best music, 2012
Music is one of the strongest ways to connect: to connect across time, across space, with friends, and with strangers. At its best, music is conversation with listening, speaking, and silence all part of the mix. It holds the immediacy of the moment and the wisdom of memory as well as the possibilities of what is yet to be. At a time of year and in a world which now and again may seem rushed, music also holds a place of peace and silence, thought and reflection.
That is what each of these albums offers. You’ll find music with intricately created poetic words and music with no words at all, songs and tunes arising from heartfelt and soul felt connect to land and place, family and history, faith and hope.
In some cases, the links will take you to place where you may hear snippets of the music, and in others links will take you to an article about the album, with links within it which will let you hear the music. I would encourage you to explore these. The albums are not ranked in any order, each of them well worth you attention. Take a listen.
The spirit of the mountains fills Kathy Mattea’s recording Calling Me Home. It is a spirit which encompasses beauty of the natural world, hard life of making a home and a living in the mountains, faith, resilience, history, and unanswered questions. Country Grammy winner Mattea has in recent years been drawn to the songs of her native West Virginia and the surrounding coal country, and to finding her way in to helping these songs speak to a winder audience. She does that here, with notable tracks including Gone, Gonna Rise Again, Black Waters, and Now is the Cool of the Day.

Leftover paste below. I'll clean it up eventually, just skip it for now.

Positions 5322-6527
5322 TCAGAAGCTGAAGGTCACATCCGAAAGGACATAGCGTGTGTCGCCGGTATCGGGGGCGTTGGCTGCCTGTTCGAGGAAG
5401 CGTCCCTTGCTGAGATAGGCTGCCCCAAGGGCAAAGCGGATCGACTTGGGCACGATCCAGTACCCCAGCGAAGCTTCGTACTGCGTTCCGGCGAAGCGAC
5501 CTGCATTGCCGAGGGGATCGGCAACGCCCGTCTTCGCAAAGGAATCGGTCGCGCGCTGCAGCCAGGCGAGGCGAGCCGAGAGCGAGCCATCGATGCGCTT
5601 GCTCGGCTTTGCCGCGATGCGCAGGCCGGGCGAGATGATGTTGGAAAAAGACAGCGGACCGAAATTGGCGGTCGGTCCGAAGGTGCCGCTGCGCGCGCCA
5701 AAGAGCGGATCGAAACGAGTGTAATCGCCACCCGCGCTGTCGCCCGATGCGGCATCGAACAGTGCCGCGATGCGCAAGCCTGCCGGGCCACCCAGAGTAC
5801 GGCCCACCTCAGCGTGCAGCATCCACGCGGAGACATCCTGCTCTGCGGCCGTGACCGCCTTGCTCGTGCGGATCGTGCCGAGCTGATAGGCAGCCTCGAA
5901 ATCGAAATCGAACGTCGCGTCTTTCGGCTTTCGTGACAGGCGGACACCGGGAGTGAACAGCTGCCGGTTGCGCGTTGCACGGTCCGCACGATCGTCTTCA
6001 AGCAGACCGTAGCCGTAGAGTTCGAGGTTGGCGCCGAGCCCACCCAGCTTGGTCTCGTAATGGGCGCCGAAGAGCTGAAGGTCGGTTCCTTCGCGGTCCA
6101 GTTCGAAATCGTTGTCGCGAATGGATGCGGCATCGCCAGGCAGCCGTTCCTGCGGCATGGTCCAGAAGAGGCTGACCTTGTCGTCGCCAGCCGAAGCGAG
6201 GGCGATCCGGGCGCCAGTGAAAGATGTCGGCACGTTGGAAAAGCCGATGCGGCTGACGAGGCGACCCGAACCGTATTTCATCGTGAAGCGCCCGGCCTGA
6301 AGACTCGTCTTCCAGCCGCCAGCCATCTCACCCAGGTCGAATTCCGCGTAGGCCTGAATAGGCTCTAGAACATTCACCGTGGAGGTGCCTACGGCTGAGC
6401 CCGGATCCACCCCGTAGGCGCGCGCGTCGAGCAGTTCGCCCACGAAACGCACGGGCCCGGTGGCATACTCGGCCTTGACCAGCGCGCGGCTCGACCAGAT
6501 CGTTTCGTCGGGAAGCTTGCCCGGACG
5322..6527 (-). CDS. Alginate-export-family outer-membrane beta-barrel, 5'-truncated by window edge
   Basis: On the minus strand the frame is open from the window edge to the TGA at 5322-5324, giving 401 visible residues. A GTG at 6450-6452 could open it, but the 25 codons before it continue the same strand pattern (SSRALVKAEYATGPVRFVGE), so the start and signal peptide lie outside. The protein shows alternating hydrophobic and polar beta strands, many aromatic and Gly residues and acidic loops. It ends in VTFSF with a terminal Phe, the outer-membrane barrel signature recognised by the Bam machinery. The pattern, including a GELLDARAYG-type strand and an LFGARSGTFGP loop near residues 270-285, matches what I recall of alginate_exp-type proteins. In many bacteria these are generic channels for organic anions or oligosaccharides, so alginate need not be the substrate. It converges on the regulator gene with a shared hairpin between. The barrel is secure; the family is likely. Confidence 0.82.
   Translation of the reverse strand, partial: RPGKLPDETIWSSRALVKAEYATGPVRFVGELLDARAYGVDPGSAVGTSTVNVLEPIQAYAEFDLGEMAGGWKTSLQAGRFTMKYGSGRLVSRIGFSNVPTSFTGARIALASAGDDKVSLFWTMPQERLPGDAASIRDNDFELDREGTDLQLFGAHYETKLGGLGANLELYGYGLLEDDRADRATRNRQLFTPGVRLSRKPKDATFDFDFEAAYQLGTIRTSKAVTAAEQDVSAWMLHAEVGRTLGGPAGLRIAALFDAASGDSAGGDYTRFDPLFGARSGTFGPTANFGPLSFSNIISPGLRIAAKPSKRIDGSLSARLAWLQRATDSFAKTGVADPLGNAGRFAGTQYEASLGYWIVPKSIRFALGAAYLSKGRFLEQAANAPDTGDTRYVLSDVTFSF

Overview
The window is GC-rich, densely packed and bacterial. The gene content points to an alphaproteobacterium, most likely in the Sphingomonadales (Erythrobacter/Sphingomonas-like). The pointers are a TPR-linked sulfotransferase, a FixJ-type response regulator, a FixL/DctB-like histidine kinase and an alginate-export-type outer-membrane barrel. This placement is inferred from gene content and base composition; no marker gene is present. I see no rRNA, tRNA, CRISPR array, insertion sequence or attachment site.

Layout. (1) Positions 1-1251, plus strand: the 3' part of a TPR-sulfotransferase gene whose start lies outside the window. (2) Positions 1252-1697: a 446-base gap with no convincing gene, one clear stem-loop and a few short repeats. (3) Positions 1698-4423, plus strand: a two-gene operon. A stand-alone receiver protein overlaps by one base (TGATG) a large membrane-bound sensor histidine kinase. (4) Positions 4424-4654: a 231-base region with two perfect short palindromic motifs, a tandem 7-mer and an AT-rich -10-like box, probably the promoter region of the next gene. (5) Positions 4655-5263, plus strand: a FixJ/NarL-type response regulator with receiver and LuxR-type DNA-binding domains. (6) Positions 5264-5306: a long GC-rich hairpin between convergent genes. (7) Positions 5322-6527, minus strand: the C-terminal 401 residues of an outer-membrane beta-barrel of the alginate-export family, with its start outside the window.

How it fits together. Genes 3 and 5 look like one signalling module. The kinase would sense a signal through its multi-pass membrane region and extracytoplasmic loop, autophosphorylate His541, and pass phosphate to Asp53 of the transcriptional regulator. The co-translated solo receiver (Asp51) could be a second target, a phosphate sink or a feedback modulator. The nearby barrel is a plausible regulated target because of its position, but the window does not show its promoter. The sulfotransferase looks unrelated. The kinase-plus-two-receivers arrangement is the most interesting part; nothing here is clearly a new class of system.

As they have taken their music across the globe through three decades now, Altan have collaborated with artists ranging from Nashville’s country stars to Dublin’s classically trained musicians. For The Poison Glen/Gleann Nimhe though, they decided to bring the focus back home to Donegal, their home country in Ireland's far northwest. Led by fiery fiddling and graceful singing from Mairéad Ni Mhaonaigh, the members of Altan offer ensemble works by turns lively and thoughtful on music from the tradition, original compositions, and songs that have crossed the waters and back again from Ireland to North America. Look out especially for the New Rigged Ship set, Seolta Gala, and The Lily of the West.
For her album Through Wind and Rain Cathie Ryan brings music that both crosses bridges and creates them, bridges between Ireland and America, between past and present, through loss to resilience and hope. The daughter of parents who emigrated from Ireland to Michigan, Ryan has spent time as an adult living in both countries, and thinking about how their traditions connect and intertwine. For Through Wind and Rain she has chosen and written songs that contain touchstones from her own life, from finding the courage and a spark of humor to cary on after change and loss to encouraging a child to the lasting value of friendship. You will hear a thoughtful storyteller’s heart in Ryan's voice and in the music and arraignments she’s chosen. Look out especially for Mo Nion O, In the Wishing Well, and Fare Thee Well.
Carrie Newcomer is a storyteller with a gorgeous voice and and ear for a fine melody, as well. Her album Kindred Spirits is part retrospective and part new material. To choose the songs, Newcomer looked back over her work with a spiritual focus -- and as ever with Newcomer, spiritual means a broad idea of matters of faith. Even if you are well familiar with her songs, you will find her choices here and the way she has set them in context with each other illuminating. There are several new songs in the mix as well, including the opening track The Speed of Soul, in which Newcomer offers a mosaic of images forming a mediation on time and the spirit.
Rani Arbo and the men of daisy mayhem take matters of spirit into consideration for their recording Some Bright Morning too. “The wind in the trees is a mighty good teacher/ old mother earth she’s a mighty good teacher,” the four sing in Joe Craven’s updated take on the spiritual Hear Jerusalem Moan with which they open the album. Fiddle, percussion mostly on a collection of items including cookie tins and old suitcases known as Drumship Enterprise, guitars, bass, banjo, and ukulele are the instruments they bring along with their trading of well honed harmony and lead parts on songs including East Virginia, Bridges, and Will Your House Be Blessed?